Editorial

EC comes of age

Thomas R. Temin

Electronic commerce in the federal government is accelerating.

Although the Clinton administration's e-commerce mandates have long come and gone, only now are agencies launching enterprisewide applications in large numbers.

As reported in stories in the July 26 issue, the Defense Logistics Agency and the General Services Administration have moved significant procurement and supply programs online. DLA has begun disseminating bid specifications and requests for quotations on the Web. This fall it will begin accepting bids online.

GSA is closing its eight office supply warehouses and will let agencies buy items such as pencils and furniture from Federal Supply Service vendors via the Web.

E-commerce efforts are popping up everywhere. The Army's Tank-Automotive and Armaments Command, for instance, went paperless for procurements in June.

At many agencies, going electronic for procurement coincides with a change in business processes. Eliminating warehouses and adopting just-in-time deliveries are dramatic examples of the waste reduction that can accompany e-commerce.

But why now? After all, the mandates for agencies to adopt e-commerce date to the earliest years of the Clinton administration. There are several reasons.

First is the technology itself. We sometimes forget that the Web wasn't around when Clinton came to office. It started growing like wildfire in 1995, but business-grade applications arrived recently. Electronic data interchange over value-added networks was available, but EDI's expense and complexity put off users.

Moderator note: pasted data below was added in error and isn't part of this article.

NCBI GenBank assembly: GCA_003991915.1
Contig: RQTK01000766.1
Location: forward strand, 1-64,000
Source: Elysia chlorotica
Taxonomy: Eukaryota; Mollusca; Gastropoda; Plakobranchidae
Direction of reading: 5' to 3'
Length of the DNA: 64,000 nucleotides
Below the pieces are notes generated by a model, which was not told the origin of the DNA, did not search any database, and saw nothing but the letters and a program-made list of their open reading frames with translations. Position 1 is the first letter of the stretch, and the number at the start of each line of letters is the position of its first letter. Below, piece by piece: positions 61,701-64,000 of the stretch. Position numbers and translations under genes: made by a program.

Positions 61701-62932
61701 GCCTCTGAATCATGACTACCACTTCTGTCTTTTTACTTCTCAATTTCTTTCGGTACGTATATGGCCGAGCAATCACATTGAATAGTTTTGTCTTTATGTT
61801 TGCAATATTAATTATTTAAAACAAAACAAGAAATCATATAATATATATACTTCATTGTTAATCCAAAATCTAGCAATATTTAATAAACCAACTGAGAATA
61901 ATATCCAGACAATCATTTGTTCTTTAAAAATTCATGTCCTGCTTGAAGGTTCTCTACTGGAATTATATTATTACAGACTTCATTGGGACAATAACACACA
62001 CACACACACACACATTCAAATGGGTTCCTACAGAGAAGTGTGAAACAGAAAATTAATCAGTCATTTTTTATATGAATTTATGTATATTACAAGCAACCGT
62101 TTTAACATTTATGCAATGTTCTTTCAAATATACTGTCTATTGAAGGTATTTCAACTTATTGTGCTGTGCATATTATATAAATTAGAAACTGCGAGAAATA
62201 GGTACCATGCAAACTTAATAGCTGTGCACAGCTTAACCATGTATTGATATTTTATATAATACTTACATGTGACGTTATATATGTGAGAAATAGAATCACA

Second, as the Net became ubiquitous, agencies invested in the infrastructure improvements needed for e-commerce. In 1990, at least half of all PCs were standalone. Now virtually every PC is networked.

Third, the relentless downsizing of middle-management ranks has forced agencies to streamline operations. Warehouses and paper-pushing loom more prominently as labor-saving targets when your agency is under the gun. The administration's mandates planted the e-commerce seed, but budget restraints and technical progress have allowed electronic procurement to flourish.

Thomas R. Temin

Editorial director

Internet: editor@gcn.com

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